01 Nov 2012
The Russian government passed a law enabling authorities to blacklist and force web sites offline in a move it says is meant to protect children from unsuitable content but that has drawn accusations of censorship.
As an amendment to the Act for Information, the new law stipulates that Internet Service Providers need to block access to offending materials if the websites cannot be taken offline.
"Of course there are websites that should not be accessible to children, but I don't think it will be limited to that," said Yuri Vdovin, vice-president of Citizens' Watch, a human rights organization from St. Petersburg. "The government will start closing other sites - any democracy-oriented sites are at risk of being taken offline. It will be [an attack on] the freedom of speech on the internet."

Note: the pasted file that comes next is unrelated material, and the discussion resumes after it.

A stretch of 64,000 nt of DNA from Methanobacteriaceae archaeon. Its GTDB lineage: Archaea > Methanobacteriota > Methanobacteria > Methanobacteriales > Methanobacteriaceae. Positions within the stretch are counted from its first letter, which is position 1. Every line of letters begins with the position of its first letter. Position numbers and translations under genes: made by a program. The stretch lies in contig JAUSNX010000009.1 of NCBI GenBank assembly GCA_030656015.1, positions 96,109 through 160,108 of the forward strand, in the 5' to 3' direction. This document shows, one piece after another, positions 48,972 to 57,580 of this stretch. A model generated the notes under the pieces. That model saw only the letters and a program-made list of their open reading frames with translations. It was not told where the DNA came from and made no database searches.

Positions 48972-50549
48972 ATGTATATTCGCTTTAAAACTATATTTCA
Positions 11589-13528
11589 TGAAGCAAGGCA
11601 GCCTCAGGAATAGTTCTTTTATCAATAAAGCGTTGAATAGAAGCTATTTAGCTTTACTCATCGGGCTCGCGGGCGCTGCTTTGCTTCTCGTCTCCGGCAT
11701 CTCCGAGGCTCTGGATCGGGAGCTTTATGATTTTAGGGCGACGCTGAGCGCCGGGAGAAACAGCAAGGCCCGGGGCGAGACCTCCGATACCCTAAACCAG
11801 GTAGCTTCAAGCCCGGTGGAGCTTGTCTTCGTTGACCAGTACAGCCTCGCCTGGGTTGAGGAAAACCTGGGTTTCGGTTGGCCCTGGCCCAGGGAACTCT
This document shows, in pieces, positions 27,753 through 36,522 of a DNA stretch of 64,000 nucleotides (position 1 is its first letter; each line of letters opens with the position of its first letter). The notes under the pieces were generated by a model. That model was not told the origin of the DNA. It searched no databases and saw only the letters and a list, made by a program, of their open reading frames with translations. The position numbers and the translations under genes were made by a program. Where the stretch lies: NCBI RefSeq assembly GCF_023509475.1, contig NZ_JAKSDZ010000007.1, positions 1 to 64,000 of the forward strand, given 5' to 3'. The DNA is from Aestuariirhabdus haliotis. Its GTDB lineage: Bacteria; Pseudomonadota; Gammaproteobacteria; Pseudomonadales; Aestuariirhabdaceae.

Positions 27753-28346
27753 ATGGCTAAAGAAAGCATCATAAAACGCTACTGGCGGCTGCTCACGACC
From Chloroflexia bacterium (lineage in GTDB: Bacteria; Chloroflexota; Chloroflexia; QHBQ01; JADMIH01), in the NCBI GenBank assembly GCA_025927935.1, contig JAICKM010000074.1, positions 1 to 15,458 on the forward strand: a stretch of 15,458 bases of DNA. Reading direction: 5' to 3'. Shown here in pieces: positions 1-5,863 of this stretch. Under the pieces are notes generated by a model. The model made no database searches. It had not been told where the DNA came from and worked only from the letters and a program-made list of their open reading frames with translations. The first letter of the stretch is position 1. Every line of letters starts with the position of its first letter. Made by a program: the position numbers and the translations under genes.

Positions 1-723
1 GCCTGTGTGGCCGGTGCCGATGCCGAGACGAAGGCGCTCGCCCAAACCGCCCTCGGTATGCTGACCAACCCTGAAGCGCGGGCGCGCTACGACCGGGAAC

Russian search engine Yandex and the Russian-language version of Wikipedia expressed their concerns about the new law as it “could lead to the creation of extra-judicial censorship of the entire internet in Russia, including banning access to Wikipedia in the Russian language.”
Human rights campaigners stress that other websites with potential damaging content, such as fascist sites, are already available and that the government isn’t concerned about those. When referring to LiveJournal, YouTube and Facebook, Telecom Minister Nikolai Nikiforov believes that as long as websites abide Russian law, it’s unlikely they’ll be blocked.
"The government is not aimed at enforcing censorship there. LiveJournal, YouTube and Facebook showcase socially responsible companies,” said Nikiforov. “That means that they will be blocked only if they refuse to follow Russian laws, which is unlikely, in my opinion.”